Just before noon on Mon­day, 15 April 2013, I was in a typ­i­cal meet­ing at Adobe in Utah. While dis­cussing project sta­tuses and roadmap pri­or­i­ties, a pro­gram man­ager came into the room and asked an engi­neer­ing direc­tor to step out. His mes­sage: the Boston Marathon had just been bombed. Traf­fic to news sites would jump imme­di­ately, and those news com­pa­nies would be rely­ing on our ana­lyt­ics tools to make crit­i­cal deci­sions about con­tent and placement.

Boston Marathon traffic spikes

Within 3 hours, traf­fic lev­els for many sites quadru­pled, with some at five times nor­mal lev­els. Dur­ing the report­ing on the man­hunt the fol­low­ing Fri­day, traf­fic lev­els reached 7x typ­i­cal vol­umes for some sites.

How did Adobe Ana­lyt­ics func­tion under this load? The sys­tem did exactly what it should have. Data was avail­able for report­ing within min­utes of it being received. Reports returned quickly. Com­pa­nies made lay­out and con­tent deci­sions to ensure their cus­tomers received rel­e­vant and help­ful infor­ma­tion. In short, the sys­tem per­formed the way it nor­mally does.

 Current Data

This abil­ity to smoothly han­dle extremely high vol­umes of traf­fic, both expected and unex­pected, is one rea­son why For­rester ranked Adobe Ana­lyt­ics the top ana­lyt­ics tool in the Web ana­lyt­ics mar­ket. Just how much traf­fic does Adobe han­dle? More than 4 tril­lion trans­ac­tions are processed every quar­ter. Every minute, Adobe processes roughly 18 times the num­ber of global credit card trans­ac­tions.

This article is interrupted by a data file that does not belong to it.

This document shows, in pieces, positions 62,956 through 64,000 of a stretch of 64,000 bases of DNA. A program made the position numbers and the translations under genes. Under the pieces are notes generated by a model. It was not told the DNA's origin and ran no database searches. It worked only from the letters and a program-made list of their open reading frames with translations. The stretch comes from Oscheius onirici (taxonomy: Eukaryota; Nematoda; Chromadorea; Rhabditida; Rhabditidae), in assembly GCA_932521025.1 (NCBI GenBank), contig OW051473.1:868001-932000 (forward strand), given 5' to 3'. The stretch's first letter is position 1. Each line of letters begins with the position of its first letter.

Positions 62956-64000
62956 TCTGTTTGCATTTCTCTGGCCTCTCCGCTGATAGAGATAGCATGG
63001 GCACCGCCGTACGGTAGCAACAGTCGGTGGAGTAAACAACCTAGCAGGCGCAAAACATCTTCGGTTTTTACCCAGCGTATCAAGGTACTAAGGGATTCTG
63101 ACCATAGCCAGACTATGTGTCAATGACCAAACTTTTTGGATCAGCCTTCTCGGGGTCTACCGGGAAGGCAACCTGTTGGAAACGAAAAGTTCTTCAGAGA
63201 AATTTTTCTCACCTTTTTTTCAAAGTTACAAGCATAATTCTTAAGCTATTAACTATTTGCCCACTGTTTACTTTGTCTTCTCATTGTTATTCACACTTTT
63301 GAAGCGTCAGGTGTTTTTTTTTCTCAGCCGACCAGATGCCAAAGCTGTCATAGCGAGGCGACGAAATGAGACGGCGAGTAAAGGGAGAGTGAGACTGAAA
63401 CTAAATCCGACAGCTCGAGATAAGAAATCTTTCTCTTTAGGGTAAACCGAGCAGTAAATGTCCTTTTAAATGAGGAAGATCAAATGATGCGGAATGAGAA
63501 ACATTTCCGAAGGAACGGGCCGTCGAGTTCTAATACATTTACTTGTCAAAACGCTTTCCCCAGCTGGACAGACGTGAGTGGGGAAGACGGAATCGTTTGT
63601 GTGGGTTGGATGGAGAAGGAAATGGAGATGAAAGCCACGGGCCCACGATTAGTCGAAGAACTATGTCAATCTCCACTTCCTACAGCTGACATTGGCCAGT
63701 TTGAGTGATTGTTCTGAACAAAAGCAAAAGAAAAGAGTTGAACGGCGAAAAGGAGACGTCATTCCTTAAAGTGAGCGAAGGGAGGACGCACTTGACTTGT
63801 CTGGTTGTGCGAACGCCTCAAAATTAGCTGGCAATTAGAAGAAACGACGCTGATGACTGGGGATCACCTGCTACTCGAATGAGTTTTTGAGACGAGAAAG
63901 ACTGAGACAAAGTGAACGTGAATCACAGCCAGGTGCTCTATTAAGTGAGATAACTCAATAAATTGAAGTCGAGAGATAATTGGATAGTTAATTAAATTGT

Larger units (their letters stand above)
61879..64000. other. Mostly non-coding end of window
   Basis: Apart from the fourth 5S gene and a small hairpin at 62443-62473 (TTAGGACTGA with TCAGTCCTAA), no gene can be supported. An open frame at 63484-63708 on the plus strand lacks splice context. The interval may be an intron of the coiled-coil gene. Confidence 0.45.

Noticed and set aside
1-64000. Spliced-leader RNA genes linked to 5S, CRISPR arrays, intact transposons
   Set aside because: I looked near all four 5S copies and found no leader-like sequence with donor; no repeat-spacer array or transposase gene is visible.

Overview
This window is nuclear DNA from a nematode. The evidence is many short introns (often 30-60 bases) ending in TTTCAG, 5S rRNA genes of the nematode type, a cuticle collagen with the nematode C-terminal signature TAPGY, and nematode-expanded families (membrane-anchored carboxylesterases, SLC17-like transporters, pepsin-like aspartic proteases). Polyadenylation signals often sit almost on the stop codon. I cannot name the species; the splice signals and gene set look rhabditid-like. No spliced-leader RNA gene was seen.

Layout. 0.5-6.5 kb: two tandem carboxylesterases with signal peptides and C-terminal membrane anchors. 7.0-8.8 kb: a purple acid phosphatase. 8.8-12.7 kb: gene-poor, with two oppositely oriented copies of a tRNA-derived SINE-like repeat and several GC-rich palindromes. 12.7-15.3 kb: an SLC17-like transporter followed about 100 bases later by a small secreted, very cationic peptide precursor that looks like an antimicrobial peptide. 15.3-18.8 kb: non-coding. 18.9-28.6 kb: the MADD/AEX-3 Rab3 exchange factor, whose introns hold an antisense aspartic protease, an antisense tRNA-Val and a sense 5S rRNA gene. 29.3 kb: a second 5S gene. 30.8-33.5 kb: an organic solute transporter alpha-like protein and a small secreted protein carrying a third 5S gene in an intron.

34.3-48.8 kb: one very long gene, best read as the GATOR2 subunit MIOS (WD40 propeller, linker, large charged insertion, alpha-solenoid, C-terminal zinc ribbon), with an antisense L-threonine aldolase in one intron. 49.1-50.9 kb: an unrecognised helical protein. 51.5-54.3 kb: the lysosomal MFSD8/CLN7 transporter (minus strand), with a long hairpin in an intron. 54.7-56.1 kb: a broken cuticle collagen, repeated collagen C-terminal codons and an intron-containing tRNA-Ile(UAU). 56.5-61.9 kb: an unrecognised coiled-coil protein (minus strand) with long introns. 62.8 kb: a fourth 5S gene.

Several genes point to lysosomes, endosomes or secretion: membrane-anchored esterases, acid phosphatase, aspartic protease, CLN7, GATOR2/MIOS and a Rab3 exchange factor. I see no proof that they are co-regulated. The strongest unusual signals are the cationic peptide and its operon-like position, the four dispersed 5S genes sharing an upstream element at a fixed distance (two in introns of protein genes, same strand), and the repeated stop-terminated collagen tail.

Adobe Analytics vs. Credit Card transactions

Over 1,000 of our cus­tomers have web­sites that accu­mu­late over 1 bil­lion server calls per month, with some of them receiv­ing tens of bil­lions per month. No mat­ter the vol­ume, data is avail­able for report­ing within min­utes, allow­ing com­pa­nies to make both micro (minute-level) and macro (month-level) opti­miza­tions from a sin­gle report­ing tool.

How do we do this? It’s in our her­itage. When Omni­ture released Site­Cat­a­lyst in the late 1990s, they found inno­v­a­tive ways to han­dle high-volume web­sites. From that foun­da­tion, the sys­tem has evolved and been rebuilt, always with a focus on scale. As an illus­tra­tion of how we main­tain such high reli­a­bil­ity, con­sider our data col­lec­tion sys­tem. In 11 data cen­ters through­out the world, we main­tain hun­dreds of high-performance servers. None of these servers are ded­i­cated to a sin­gle company’s traf­fic, so spikes are absorbed by the mam­moth capac­ity. Addi­tion­ally, we main­tain enough servers that they’re run­ning well below full capac­ity. At the vol­umes we han­dle, when one site sees a 10x increase in traf­fic, those servers don’t even notice. It takes spikes across dozens or hun­dreds of sites for the global trend to be mate­ri­ally impacted.

World Map of Adobe Data Collection Sites

For an added layer of pro­tec­tion against pro­cess­ing latency, we strongly rec­om­mend pro­vid­ing advanced notice for traf­fic spikes. This allows us to allo­cate hard­ware where it’s needed. Submit any expected increases in traf­fic in the Admin Con­sole to ensure opti­mal performance.

In con­clu­sion, if you’re wor­ried about whether Adobe can han­dle your traf­fic vol­ume, don’t. We han­dle traf­fic for the largest brands, sites, and appli­ca­tions on the Web. And we’re ready to han­dle much more.